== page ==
Functions of the extracellular matrix and matrix degrading proteases during tumor progression

  • Liaw L
  • Crawford H
  • 15


    Mendeley users who have this article in their library.
  • 23


    Citations of this article.


Cell interactions with extracellular matrices are important to pathological changes that occur during cell transformation and tumorigenesis. Several extracellular matrix proteins including fibronectin, thrombospondin-1, laminin, SPARC, and osteopontin have been suggested to modulate tumor phenotype by affecting cell migration, survival, or angiogenesis. Likewise, proteases including the matrix metalloproteinases (MMPs) are understood to not only facilitate migration of cells by degradation of matrices, but also to affect tumor formation and growth. We have recently demonstrated an in vivo role for the RGD-containing protein, osteopontin, during tumor progression, and found evidence for distinct functions in the host versus the tumor cells. Because of the compartmentalization and temporal regulation of MMP expression, it is likely that MMPs may also function dually in host stroma and the tumor cell. In addition, an important function of proteases appears to be not only degradation, but also cleavage of matrix proteins to generate functionally distinct fragments based on receptor binding, biological activity, or regulation of growth factors.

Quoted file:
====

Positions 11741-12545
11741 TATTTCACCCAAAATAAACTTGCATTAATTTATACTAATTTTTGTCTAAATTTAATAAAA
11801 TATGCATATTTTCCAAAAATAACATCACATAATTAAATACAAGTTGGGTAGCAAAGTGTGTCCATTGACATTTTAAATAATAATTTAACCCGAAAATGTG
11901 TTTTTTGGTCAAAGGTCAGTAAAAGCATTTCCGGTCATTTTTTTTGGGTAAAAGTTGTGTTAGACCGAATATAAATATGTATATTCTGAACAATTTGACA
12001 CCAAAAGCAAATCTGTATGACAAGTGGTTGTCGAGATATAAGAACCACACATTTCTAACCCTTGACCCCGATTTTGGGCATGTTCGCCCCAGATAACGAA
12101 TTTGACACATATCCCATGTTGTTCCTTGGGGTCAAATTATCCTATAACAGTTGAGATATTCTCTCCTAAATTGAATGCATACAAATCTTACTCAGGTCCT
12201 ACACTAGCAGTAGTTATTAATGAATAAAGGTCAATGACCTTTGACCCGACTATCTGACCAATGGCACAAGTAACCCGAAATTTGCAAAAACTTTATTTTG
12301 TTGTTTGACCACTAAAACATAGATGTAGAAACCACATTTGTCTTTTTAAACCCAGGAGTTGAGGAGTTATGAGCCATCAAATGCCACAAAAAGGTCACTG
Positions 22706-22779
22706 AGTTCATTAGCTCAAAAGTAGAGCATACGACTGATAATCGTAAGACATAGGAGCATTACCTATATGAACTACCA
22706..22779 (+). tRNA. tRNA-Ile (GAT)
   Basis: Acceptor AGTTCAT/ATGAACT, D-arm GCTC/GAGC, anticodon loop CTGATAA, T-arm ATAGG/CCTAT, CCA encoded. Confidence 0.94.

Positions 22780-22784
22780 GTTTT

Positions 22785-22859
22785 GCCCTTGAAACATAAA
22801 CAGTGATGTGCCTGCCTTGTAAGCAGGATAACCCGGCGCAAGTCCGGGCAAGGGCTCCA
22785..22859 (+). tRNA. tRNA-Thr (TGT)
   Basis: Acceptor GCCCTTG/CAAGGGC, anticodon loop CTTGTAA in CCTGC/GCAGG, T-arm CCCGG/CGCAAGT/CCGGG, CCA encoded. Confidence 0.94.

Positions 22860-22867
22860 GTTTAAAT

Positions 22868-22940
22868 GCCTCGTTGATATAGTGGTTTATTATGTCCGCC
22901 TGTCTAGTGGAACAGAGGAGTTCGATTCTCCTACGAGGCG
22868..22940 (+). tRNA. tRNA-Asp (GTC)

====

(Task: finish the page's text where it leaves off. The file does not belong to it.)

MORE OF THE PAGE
Author-supplied keywords

  • Carcinoma
  • Matrix metalloproteinase
  • Osteopontin
  • Protease

Get free article suggestions today

Mendeley saves you time finding and organizing research

Sign up here
Already have an account ?Sign in

Find this document


Cite this document

Choose a citation style from the tabs below

Save time finding and organizing research with Mendeley

Sign up for free